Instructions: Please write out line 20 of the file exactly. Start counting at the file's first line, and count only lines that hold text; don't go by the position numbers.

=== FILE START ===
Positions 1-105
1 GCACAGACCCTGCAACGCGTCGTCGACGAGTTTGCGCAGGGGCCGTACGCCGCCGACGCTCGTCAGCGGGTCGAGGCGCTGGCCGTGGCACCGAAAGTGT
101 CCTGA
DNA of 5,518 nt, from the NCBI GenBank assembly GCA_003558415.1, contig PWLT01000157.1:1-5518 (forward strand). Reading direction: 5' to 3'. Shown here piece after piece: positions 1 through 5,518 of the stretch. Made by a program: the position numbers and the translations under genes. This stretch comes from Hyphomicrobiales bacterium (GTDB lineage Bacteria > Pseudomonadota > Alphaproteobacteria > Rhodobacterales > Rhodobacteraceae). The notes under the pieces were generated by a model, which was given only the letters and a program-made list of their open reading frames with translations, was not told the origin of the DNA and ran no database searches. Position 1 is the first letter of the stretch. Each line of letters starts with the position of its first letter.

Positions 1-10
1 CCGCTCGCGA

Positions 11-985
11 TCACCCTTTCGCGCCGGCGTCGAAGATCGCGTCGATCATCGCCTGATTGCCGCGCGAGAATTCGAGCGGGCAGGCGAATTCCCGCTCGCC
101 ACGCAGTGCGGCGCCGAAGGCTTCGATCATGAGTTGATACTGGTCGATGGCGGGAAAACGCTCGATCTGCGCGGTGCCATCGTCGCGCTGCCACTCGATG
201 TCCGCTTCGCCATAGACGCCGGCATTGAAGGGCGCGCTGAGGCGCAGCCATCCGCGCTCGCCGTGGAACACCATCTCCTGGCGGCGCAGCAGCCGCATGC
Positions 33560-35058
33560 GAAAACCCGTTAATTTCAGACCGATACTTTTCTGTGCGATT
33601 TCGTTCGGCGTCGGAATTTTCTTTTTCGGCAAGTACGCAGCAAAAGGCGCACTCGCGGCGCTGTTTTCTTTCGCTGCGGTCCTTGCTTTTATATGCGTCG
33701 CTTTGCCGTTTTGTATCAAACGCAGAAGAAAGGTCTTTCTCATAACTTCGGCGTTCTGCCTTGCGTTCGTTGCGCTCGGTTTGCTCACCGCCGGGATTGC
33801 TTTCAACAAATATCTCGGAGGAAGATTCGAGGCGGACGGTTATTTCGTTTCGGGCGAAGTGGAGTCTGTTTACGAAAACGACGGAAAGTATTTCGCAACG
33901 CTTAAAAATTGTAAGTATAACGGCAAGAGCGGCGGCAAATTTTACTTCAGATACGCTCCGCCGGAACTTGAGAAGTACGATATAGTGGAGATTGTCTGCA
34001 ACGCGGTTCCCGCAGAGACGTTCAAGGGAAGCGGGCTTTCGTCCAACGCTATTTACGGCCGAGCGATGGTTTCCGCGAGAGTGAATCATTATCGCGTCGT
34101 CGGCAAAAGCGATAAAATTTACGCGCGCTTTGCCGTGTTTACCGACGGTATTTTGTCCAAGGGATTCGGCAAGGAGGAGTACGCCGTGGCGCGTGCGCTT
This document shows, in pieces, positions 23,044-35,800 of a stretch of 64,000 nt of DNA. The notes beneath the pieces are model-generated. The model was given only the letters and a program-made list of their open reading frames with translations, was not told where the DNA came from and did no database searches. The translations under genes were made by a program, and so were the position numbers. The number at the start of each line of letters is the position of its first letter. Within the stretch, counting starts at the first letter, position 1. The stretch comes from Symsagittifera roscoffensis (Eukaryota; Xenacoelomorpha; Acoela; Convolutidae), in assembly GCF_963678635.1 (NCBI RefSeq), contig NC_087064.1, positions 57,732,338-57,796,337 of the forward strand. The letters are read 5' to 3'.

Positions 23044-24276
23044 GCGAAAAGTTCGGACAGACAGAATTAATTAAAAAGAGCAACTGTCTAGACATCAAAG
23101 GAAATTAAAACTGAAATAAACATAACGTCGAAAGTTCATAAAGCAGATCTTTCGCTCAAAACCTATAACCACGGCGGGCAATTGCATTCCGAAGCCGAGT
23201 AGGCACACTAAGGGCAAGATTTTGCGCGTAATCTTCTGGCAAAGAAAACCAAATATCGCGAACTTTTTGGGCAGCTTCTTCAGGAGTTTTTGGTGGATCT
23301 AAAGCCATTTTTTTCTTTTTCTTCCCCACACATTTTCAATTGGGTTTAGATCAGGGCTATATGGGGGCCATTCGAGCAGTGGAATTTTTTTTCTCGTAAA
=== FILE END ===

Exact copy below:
Positions 23044-24276